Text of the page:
This post was written in collaboration with Nate Smith, of the AIUSA Military, Security and Police (MSP) Coordination group.
There are some misconceptions currently floating around about the U.S. government’s Leahy Law and we want to set the record straight on a few things. The Leahy Law is a powerful yet often-overlooked tool to help prevent the U.S. government from directly arming human rights violators in the ranks of foreign security forces and to help the U.S. avoid complicity in the commission of human rights violations.
So how can you distill fact from fiction?Allow us to deconstruct some of the facts, fictions and misconceptions about the Leahy Law. And expect more in the coming weeks about this important law, and other instruments available to the U.S. and global community to prevent arming human rights perpetrators.
It took Miriam Isaura López Vargas several weeks to piece together what happened to her after she was tortured and raped by Mexican soldiers.
On February 2, 2011, the 30-year-old mother of four had just dropped three of her children at school in the city of Ensenada, located in northern Mexico, when two men wearing balaclavas forced her into a white van and took her away.
Until then, Miriam didn’t know the men were soldiers or that she was being taken to a military barracks. She was blindfolded and her hands were tied.
“I didn’t know who they were or anything, and when I asked them they put a gun to my head and told me to shut up or they would blow my head off,” she told Amnesty International.
Nyaradzayi Gumbonzvanda (right) attends the 2008 Benefactrix Ball presented by YMCA at the Beverly Hills Hotel (Photo Credit: Leon Bennett/WireImage).
As we reflected on 50 Days of Action for Women and Girls and its themes, including early marriage, violence against women, and sexual and reproductive health, we got to wondering: What does all this integrated human rights talk look like in practice?
In your experience,what does participation mean in the context of women’s rights in your country?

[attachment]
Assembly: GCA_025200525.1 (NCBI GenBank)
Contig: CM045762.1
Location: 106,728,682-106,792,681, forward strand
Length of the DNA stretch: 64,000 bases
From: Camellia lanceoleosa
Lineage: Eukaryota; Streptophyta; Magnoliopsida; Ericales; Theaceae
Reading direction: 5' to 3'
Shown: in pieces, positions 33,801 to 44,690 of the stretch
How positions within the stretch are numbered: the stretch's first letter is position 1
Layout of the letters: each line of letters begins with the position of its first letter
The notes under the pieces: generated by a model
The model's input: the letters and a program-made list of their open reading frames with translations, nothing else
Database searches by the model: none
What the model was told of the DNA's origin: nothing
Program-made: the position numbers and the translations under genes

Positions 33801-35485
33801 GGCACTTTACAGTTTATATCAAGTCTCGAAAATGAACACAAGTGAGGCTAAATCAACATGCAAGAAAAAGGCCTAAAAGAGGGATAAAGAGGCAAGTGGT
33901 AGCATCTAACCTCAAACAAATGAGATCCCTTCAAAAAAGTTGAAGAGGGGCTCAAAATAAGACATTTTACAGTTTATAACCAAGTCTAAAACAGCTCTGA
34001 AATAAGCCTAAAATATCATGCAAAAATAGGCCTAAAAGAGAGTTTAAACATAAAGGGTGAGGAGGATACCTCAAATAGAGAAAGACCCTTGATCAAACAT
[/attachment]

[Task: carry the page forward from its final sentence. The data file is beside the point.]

For women to participate, it [is] important that they know and are aware of their rights, have the social empowerment to engage and the space to exercise their voice. Women’s community groups, organizations and networks…have provided the platforms for such participation.
Students shout slogans while a trash can burns during a protest of what is now called the ‘Tropical Spring’ against corruption and price hikes, at National Congress in Brasilia, on June 20, 2013. Brazilians took to the streets again on a new day of mass nationwide protests, demanding better public services and bemoaning massive spending to stage the World Cup (Photo Credit: Evaristo SA/AFP/Getty Images).
By Francisco Ciampolini, Brazilian Country Specialist
The last time Brazilians took to the streets to the degree they have in the last few days was 20 years ago, when the nation demanded (and obtained) the impeachment of President Fernando Collor. Back then, the country’s citizens were outraged because of the president’s corrupt practices; today, people are reacting to their deep frustration with inflation, unjust policy and corruption.
At the beginning of this week, Sao Paulo police were called into action after thousands of Brazilians launched a protest against a 20-cent increase on bus, metro and train fairs. Initially, it seemed to be a localized case of indignation for the country’s over-stretched public transportation system.
Shaker Aamer (Photo Credit: Department of Defense/MCT via Getty Images)
Shaker Aamer is a U.K. resident who has been held in U.S. custody since 2001 – originally detained in notorious detention facilities at the Bagram and Kandahar Air Force bases in Afghanistan before being transferred in February 2002 to Guantanamo Bay. He was allegedly tortured – both in Afghanistan and during his time at Guantanamo – and has now been on hunger strike for more than 120 days, joining more than 100 other detainees at the facility who are also on strike.